As the University of Southern California (USC) grapples with the fallout from a sweeping college admissions scandal, officials announced the appointment of a new president who vowed to bring lasting change to a campus that has been plagued by controversy.
Carol Folt, who stepped down in January as chancellor of the University of North Carolina at Chapel Hill (UNC), will take over as USC president on July 1, becoming the first permanent female president at the school.
On Wednesday, Folt acknowledged the problems facing the university as “a moment of responsibility and opportunity.”
“We’ll handle the challenges that face us today. We have to, and it’s our responsibility,” Folt said at a press conference. “Sometimes, when you have challenges, you are in the best position to make change. I haven’t heard any voice of complacency since I’ve been here. No one is saying, ‘Everything’s perfect. Don’t tell us we have to change.'”
USC was one of several schools named in last week’s indictment of wealthy parents who are accused of bribing athletic coaches and facilitating cheating on standardized tests to get their children into elite colleges, including Georgetown, Yale, Stanford and USC.
Several students — including the daughters of Fuller House star Lori Laughlin — were admitted to USC under false pretenses, according to the indictment. USC has said six applicants in the current admissions cycle who were linked to the scheme will be rejected, and some current students have been prevented from enrolling in classes while the university reviews their cases.
“We have to dig deep, and it won’t just be USC. This is going to be all our universities, and I think, especially when you get down to admissions, trust is so important. Everybody wants to believe that we are doing the right thing for bringing people to our universities,” Folt said. “The important thing isn’t to run from that. It’s to embrace that problem straight-on.”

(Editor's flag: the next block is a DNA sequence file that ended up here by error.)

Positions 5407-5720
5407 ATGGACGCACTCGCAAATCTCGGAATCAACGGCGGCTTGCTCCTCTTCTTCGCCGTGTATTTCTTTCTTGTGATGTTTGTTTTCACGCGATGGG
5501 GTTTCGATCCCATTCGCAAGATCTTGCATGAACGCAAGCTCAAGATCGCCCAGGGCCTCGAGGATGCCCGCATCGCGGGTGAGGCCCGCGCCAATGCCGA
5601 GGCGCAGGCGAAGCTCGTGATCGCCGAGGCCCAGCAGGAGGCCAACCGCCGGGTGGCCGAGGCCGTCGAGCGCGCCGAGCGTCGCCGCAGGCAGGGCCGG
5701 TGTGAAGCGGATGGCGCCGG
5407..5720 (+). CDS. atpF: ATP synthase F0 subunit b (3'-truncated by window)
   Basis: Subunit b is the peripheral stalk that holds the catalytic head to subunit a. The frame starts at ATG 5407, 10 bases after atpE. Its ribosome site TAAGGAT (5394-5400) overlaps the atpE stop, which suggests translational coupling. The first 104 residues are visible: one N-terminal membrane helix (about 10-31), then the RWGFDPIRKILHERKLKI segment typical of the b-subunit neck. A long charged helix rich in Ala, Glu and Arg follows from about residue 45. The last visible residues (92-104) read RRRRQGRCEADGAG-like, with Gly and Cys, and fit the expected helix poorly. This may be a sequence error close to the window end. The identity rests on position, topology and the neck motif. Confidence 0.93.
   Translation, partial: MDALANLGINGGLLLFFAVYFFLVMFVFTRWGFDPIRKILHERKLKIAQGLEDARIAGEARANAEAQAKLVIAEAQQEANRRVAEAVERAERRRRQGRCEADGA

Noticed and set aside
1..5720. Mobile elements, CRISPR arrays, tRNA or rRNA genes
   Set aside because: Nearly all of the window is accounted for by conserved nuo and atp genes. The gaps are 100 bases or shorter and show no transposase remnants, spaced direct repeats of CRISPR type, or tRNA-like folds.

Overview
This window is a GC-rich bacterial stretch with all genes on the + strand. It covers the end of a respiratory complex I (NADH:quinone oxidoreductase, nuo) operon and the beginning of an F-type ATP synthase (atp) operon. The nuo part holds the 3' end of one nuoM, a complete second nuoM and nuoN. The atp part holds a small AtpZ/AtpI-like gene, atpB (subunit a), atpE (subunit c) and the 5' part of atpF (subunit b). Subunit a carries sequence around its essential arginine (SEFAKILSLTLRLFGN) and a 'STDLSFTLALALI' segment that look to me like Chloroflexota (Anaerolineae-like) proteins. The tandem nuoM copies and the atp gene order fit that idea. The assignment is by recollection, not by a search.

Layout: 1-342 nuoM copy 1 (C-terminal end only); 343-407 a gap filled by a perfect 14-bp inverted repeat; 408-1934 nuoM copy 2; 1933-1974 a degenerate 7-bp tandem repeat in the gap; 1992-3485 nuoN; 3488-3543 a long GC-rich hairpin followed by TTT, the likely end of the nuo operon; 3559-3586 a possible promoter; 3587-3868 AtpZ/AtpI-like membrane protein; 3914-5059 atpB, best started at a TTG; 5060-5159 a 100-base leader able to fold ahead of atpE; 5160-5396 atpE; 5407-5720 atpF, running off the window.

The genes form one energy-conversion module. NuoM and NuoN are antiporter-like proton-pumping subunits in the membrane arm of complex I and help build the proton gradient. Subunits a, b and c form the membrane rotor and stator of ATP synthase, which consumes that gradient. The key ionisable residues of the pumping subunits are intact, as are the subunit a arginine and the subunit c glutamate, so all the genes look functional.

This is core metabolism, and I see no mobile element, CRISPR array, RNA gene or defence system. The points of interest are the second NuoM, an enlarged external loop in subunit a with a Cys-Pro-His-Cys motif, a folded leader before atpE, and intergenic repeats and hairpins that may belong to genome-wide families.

“I am not afraid about taking on challenges,” she said.
Interim President Wanda Austin has led the university since C.L. Max Nikias stepped down in August amid criticism over the handling of allegations that former campus gynecologist Dr. George Tyndall abused and harassed student patients.
“We have worked hard to try to turn a corner, to make a change,” Rick Caruso, chair of the USC Board of Trustees, said at Wednesday’s press conference. “Today firmly cements the fact that there is a dramatic cultural change at this university.”
When Folt arrived at UNC in 2013, she inherited the aftermath of an academic fraud scandal that involved student-athletes being enrolled in irregular, no-show classes to keep them eligible to play. The end of her tenure was characterized by controversy over a confederate statue on campus, which was torn down by student protesters last year.
When Folt stepped down in January, she ordered that the statue be removed from campus — a decision opposed by some on the UNC Board of Governors, which made her departure from the university more abrupt.
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